My two coworkers were discussing this, and she mentioned that she pays $60 every other week for her cleaner. The other coworker says that she has a team of 3 people that cleans for her. They have a "super cool" backpack vacuum thing as well as some propriety cleaners that don't smell like cleaners, which is apparently the best thing ever. Price tag? $180 every other week.

We all make about $80k a year and most of the houses in this town are no bigger than 2000 square feet, to give a point of reference.

Are they married to someone with similar salaries? Real cleaning (the vacuuming and mopping, as opposed to just finding a place for things) is really stressful for me and I can imagine it is even more so when someone has kids. If I were working the same kind of hours my husband does, we would very much be paying for this service.

And most people have to "pre-clean" for their cleaners. Because cleaners don't put stuff away. So you need to tidy so they can do the dusting, mopping, vacuuming, and scrubbing.

We have someone come in twice a year. I just have zero interest in taking down my blinds and scrubbing them. While they are there they do all the bathrooms really well, they do all the baseboards, they vacuum, mop and dust.
I clean on the weekends- constant decluttering, putting things away, vacuuming, or as I notice it needed (sweeping the kitchen nearly daily) - but my husband and I both work 50+ hours a week, and I'm going to school part time. Cleaning just isn't high on the priority list, I'd rather play with my daughter. 

At $80k, you're a high enough earner to pay for a cleaning person. $60 a visit is pretty cheap for 3 people to come in.

The issue comes if she's paying for a cleaner, eating all her meals out, getting regular manicures and pedicures, having monthly clothes rentals, leasing a new car every year... 
At $80k, you can certainly have nice things, you just can't have EVERYTHING.

Honestly, if your life is too crazy to do basic household maintenance, then something's wrong in your life. House too big, too many activities, someone's not pulling their weight, too much stuff making a mess, etc. There is value in taking a giant step back and reconsidering these types of things.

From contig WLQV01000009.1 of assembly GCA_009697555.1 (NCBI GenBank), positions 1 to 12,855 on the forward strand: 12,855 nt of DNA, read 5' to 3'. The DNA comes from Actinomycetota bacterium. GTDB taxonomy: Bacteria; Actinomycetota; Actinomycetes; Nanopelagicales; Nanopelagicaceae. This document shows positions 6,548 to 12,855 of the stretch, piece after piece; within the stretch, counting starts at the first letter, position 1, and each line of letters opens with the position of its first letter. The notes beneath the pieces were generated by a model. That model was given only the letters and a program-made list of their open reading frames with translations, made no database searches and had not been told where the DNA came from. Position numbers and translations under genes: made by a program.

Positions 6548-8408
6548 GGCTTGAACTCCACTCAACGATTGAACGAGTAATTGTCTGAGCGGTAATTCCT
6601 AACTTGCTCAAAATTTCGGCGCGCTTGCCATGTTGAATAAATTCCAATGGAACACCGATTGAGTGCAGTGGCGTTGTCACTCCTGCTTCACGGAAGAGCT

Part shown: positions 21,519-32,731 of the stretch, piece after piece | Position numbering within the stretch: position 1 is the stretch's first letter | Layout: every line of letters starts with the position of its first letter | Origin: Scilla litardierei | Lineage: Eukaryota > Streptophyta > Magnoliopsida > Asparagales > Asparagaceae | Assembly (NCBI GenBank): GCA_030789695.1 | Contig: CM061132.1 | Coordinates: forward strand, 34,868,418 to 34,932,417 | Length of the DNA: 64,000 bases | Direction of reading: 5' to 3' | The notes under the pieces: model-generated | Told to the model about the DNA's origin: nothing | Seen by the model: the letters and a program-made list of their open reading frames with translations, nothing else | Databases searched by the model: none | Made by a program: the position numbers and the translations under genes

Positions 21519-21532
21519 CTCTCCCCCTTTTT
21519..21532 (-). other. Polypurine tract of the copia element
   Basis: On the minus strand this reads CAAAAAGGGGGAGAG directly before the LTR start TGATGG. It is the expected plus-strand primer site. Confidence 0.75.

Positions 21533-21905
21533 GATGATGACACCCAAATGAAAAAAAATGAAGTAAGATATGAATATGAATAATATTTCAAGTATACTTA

fattest_foot

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Re: Overheard at Work
« Reply #20865 on: August 30, 2018, 10:36:59 AM »
At $80k, you're a high enough earner to pay for a cleaning person. $60 a visit is pretty cheap for 3 people to come in.

Maybe my post was unclear, but both coworkers had cleaners. CW1 has a single cleaner come every other week for $60. CW2 has three cleaners come every other week for $180.

CW1 is actually in a good financial situation. Last week we were actually having the discussion about how when you say "max out 401k" people misunderstand and think you're talking about the match. Her and her husband both make similar salaries, plus he's got a military retirement. She does spend a lot of money on superfluous stuff like hair dye every few weeks and manicures, but they make a decent living and save a LOT.

CW2 is a widow with two teenagers. She has social security coming in from her husband's death, and probably a small life insurance nest egg, but I can tell she's siphoning off money in a hurry (for instance, a few months ago she was lamenting her $250 a month cable bill).

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Re: Overheard at Work
« Reply #20866 on: August 30, 2018, 10:51:42 AM »
One of my coworkers was in a little bit late this morning, because she was up late last night "pre-cleaning" before her cleaner came today. I guess the house was such a mess that she needed to pick up some before the cleaner got there.

My two coworkers were discussing this, and she mentioned that she pays $60 every other week for her cleaner. The other coworker says that she has a team of 3 people that cleans for her. They have a "super cool" backpack vacuum thing as well as some propriety cleaners that don't smell like cleaners, which is apparently the best thing ever. Price tag? $180 every other week.

We all make about $80k a year and most of the houses in this town are no bigger than 2000 square feet, to give a point of reference.

Are they married to someone with similar salaries? Real cleaning (the vacuuming and mopping, as opposed to just finding a place for things) is really stressful for me and I can imagine it is even more so when someone has kids. If I were working the same kind of hours my husband does, we would very much be paying for this service.

And most people have to "pre-clean" for their cleaners. Because cleaners don't put stuff away. So you need to tidy so they can do the dusting, mopping, vacuuming, and scrubbing.